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Summer Time Bullet Points To Help You Be Ready For This Fall

Summer Time Bullet Points  To Help You Be Ready For This Fall
Summer Time Bullet Points 
To Help You Be Ready For This Fall

Below are a handful of bullet points and their meanings to remind you what and how to practice this summer so that the beginning of the next season is not wasted on refreshing your memory. Along with your occasional recreation shoot, practice these empty gun routines at home. The small amount of time it will take will make a huge difference this fall.


  • Use your live-in instructor. The mirror is your next best thing to a real-life instructor. Use the reflection of your right pupil as your target (left pupil if mounting off of the left shoulder). Once the gunmount is made the mirror will show instantly where the pupil is in relationship to the shotgun rib. The goal is dead center with the rib dissecting the very bottom of your pupil. If this alignment is not correct make the necessary adjustments, remembering that it is not just the head carriage that makes the perfect alignment happen but also foot stance and weight distribution. Once you see what adjustments you had to make then incorporate them into your gunmounts until all the movements appear to be done as one.

  • Don’t spill the scotch. What you think you gained by moving fast into the gunmount when the bird flushes is completely lost with the inefficiency of the move. Typically when the gunmount is rushed, in hopes of getting on the bird quicker, it creates a need to then search for the bird with the muzzle in a separate move. You need to learn to drive the gun with your forehand in a way that puts the muzzle on the bird at the same time the stock anchors into the cheek. Imagine a tumbler of your finest 18yo single malt resting on the top rib of the gun. Mount the gun with the two hands working in perfect unison so as not to spill the scotch. If you drive the gun with your grip hand first, you will push the muzzle down, spilling the scotch and forcing the muzzle to take an indirect route to the bird. Speed will not correct the problem, but efficiency of movement will.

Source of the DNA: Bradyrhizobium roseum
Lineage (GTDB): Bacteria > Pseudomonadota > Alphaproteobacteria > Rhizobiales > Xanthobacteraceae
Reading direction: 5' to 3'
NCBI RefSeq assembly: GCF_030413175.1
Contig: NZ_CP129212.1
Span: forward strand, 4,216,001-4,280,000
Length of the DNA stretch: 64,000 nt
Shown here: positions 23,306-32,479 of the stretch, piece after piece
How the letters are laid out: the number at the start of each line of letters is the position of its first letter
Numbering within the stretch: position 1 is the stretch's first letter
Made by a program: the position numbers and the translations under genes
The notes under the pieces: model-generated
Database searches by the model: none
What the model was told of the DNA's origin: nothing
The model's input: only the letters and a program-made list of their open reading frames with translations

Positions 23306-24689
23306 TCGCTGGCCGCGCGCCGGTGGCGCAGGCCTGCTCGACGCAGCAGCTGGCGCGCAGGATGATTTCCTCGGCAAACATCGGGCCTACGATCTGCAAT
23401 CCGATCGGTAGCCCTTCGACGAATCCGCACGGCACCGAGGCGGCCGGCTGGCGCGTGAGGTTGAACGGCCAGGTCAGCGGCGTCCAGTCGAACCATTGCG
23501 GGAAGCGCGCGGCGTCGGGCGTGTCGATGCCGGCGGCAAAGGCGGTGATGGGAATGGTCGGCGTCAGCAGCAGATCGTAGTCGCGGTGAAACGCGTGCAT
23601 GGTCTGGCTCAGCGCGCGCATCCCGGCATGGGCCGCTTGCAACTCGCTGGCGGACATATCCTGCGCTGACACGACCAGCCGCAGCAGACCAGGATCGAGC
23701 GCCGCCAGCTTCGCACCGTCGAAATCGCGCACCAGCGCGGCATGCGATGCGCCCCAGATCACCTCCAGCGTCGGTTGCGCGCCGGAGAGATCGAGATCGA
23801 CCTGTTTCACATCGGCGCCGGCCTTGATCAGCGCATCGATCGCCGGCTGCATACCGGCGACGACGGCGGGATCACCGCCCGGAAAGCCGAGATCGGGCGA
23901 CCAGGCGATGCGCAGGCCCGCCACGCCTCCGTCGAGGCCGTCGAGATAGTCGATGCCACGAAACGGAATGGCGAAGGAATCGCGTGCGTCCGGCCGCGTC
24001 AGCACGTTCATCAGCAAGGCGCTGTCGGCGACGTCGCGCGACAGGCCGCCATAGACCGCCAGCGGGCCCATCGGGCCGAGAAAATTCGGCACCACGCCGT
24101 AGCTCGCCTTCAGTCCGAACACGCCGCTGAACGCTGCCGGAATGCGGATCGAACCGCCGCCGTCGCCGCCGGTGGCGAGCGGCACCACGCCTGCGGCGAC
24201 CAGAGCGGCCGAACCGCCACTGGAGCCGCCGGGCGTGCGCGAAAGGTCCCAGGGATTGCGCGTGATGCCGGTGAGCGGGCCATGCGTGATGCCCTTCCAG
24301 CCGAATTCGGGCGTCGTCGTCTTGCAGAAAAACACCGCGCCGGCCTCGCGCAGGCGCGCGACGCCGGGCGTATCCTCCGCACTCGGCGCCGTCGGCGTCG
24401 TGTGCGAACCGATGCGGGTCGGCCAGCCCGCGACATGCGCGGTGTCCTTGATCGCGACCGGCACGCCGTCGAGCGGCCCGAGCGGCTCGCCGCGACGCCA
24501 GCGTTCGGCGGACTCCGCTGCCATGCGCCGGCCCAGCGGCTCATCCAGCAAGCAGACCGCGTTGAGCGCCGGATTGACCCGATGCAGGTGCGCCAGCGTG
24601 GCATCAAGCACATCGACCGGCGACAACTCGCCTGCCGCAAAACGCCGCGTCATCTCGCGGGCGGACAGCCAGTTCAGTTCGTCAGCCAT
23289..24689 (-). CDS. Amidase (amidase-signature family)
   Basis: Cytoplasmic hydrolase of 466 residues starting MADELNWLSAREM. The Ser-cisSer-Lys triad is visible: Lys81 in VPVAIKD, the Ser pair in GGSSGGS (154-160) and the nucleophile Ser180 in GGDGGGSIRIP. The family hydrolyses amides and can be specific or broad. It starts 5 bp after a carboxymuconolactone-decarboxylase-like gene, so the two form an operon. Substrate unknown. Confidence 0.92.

• Learn to dance with the bird.  In most disciplines the target shooter knows where they are going to take the shot. This allows them to address the break point with a stance of stability and use minimal movement at the core to swing the gun. At best, the only thing predictable when bird hunting is where the bird is going to come from, and that is only an educated guess. So that you can move with or reposition for, you need a stance of mobility. A narrow, comfortable stance will allow you to transfer weight from one foot to the other or reposition your feet 180 degrees for that hooked bird. Utilize the lines in your house to represent flight paths of game birds. For the straight away flush, face the corner of the room starting the muzzle at chair rail height with equal weight on both feet. The left hand follows the line up to the corner of the ceiling while the grip hand hinges to the cheek and the body weight transfers 70% on to the leading toe and 30% on the back toe. Face the line between the ceiling and wall in the center, track the line to the left corner while hinging to the cheek, and open up your swing by lifting the right heel. Go back to center and move to the right corner lifting your left heel. It should be a feeling of pivoting and not sliding. If you find yourself off balance, correct with more pivot so you don't push yourself off your foundation regulated by the width of your shoulders.



  • Practice slow to move fast. Not every bird is fast. In fact, due to the type of game bird, habitat, and angle of flight (quartering, crossing, incoming, etc.), you will see birds moving at a number of different speeds. You don't have control over that, the bird dictates how fast you move and when the gunmount is complete. So why are you practicing fast gunmounts? If you work on how many practice mounts you can do in a short period of time, and how hard you can hit your two anchor points, then that will be the only gunmount you will have. You will not complete a disciplined gunmount at slower speeds when needed. You need to practice in a way that develops high quality muscle memory, in other words, practice a slow (painfully slow) move with both hands working in unison with a finished press into the anchor points. This isn't isometrics, make sure your  back, shoulders, and arms are relaxed with a gentle hold on your gun. If you can make a finished gun mount in slow motion then you will have a well practiced gunmount for all speeds.

  • Go bird watching.  This discipline is easy to practice but the most difficult to retain. Whereas everything else is based on muscle memory and becomes automatic, reminding the brain of its job has to be a constant. Focus is the most important component for successful wing shooting. The brain can easily be distracted or be lazy. When sitting on the patio, riding the lawn tractor or taking a walk, look at just the head of the dove, blue jay, crow, etc. that flies by. It can be very easy to be distracted by the wing beats or larger body portions of the bird. Maintain a hard focus on the head and let the rest of the bird be part of your subconscious vision.

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